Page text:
I shower when I wake up. I have to—it’s like a pet peeve, waking up and wanting to feel refreshed. I just have some basic Dr. Bronner’s Pure-Castile Liquid Soaps. I just got the Frank Body Original Body Scrub with coffee in a care package. I use it on my face in the morning to exfoliate maybe twice a week. I’m not that intense. I also have the Alba Botanica Natural Acnedote Face and Body Scrub. It gets all the dirt off. My mom uses it, too. Then there’s my moisturizer, which is just regular Vitamin E Oil from Nature’s Gate. It’s really thick, so I would recommend maybe just doing a little bit on your hand and then rubbing it in. It’s good for getting rid of scars, too, but I like the way it feels on my face and it absorbs nicely once it’s in there. Sometimes I’ll use the Clarins Beauty Flash Balm, which is just kind of a light refresher.
Foundation doesn’t look good on me, so I use the Cover FX Cream Concealer in N Deep to cover up all my spots instead. Putting on anything more just doesn’t feel natural. Then there’s some people I see that just look amazing with makeup, and I start to wonder maybe I just haven’t really tried the proper way. I do have my little kit that I use sometimes. I have this little guy—the Sephora Collection Long Lasting Eyeliner High Precision Brush—that I’ll just do a cat eye with every now and then when I’m feeling fancy. The felt tip is definitely easier. When I have a tan, I like to use MAC Pearlglide Intense Eye Liner in Periwinkle Grey. My mascara is They’re Real! by Benefit. I went to Sephora and was like, ‘I need a good mascara because all the ones I always get dry out really quickly.’ The sales person recommend this one, and I love it. I only wear it when I go out, though, and I always forget that I have makeup on.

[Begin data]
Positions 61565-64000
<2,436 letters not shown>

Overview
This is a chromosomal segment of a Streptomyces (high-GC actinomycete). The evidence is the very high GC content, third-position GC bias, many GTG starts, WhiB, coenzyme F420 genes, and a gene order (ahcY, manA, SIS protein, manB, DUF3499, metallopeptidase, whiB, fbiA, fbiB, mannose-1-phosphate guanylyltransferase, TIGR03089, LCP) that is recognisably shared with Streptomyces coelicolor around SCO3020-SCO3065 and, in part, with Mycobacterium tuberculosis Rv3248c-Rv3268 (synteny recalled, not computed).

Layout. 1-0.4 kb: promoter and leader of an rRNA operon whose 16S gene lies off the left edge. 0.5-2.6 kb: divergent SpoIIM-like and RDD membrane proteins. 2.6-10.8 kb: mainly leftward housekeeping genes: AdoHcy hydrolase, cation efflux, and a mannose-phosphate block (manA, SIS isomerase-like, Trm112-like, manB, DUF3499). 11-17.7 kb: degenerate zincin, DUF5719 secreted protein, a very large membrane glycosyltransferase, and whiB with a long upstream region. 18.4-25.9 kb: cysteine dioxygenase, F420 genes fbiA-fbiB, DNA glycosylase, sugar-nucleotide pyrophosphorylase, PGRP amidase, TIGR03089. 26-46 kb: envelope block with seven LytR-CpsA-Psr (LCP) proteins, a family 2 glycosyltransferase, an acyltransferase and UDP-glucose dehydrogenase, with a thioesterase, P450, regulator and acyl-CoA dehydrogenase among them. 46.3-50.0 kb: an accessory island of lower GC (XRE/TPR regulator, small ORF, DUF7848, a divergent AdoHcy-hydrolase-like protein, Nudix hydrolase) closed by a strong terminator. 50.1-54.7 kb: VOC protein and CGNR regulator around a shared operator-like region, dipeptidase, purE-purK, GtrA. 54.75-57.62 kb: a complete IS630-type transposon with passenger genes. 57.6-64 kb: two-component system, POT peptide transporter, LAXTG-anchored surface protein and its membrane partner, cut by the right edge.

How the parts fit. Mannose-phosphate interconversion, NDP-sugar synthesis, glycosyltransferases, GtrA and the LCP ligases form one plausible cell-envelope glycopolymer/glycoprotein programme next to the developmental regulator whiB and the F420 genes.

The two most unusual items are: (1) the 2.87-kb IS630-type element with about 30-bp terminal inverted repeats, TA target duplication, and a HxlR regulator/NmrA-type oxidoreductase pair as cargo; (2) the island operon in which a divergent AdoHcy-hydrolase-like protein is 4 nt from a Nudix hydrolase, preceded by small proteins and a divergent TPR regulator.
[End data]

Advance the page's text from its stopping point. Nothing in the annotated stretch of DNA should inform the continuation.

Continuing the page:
On my lips, I use something that is super nude every now and again. This taupe-nude color is a good summer look. I know people are scared of nude lipstick because it can wash them out, but I’m a big fan. Some of my favorites are Kat Von D's Everlasting Liquid Lipstick in Lolita, Yves Saint Laurent's Rouge Volupté Silky Sensual Radiant Lipstick SPF 15 in 3 Beige Ultimate, and Temptu's Color True Lipstick in Blushed Suede. They're all very simple, classic nudes. I always ask my boyfriend before I wear a lipstick. 'Does this look good to you?' He doesn’t really like makeup, so I know he’ll be honest. If I don’t wear a color, I'll put on Glossier's Balm Dotcom. I like the consistency. I like my balms to be a little thicker.
Every now and then, I’m like, 'OK, I can wear makeup. I can change my look.' It’s definitely a process because like, I’m not used to being photographed. I’m always in a comfort zone. Now, I want to change it up. I want to play with different things. I think beauty and fashion are so similar, so they have to factor into one another.”
—as told to ITG
Kai Avent-deLeon photographed by Tom Newton on May 1, 2015. For even more nude lipsticks, check out the best of the best for every skin tone. For more on New York boutiques, check out Claire Distenfeld of Fivestory's Top Shelf After Dark, and get lost in all our Top Shelves right here.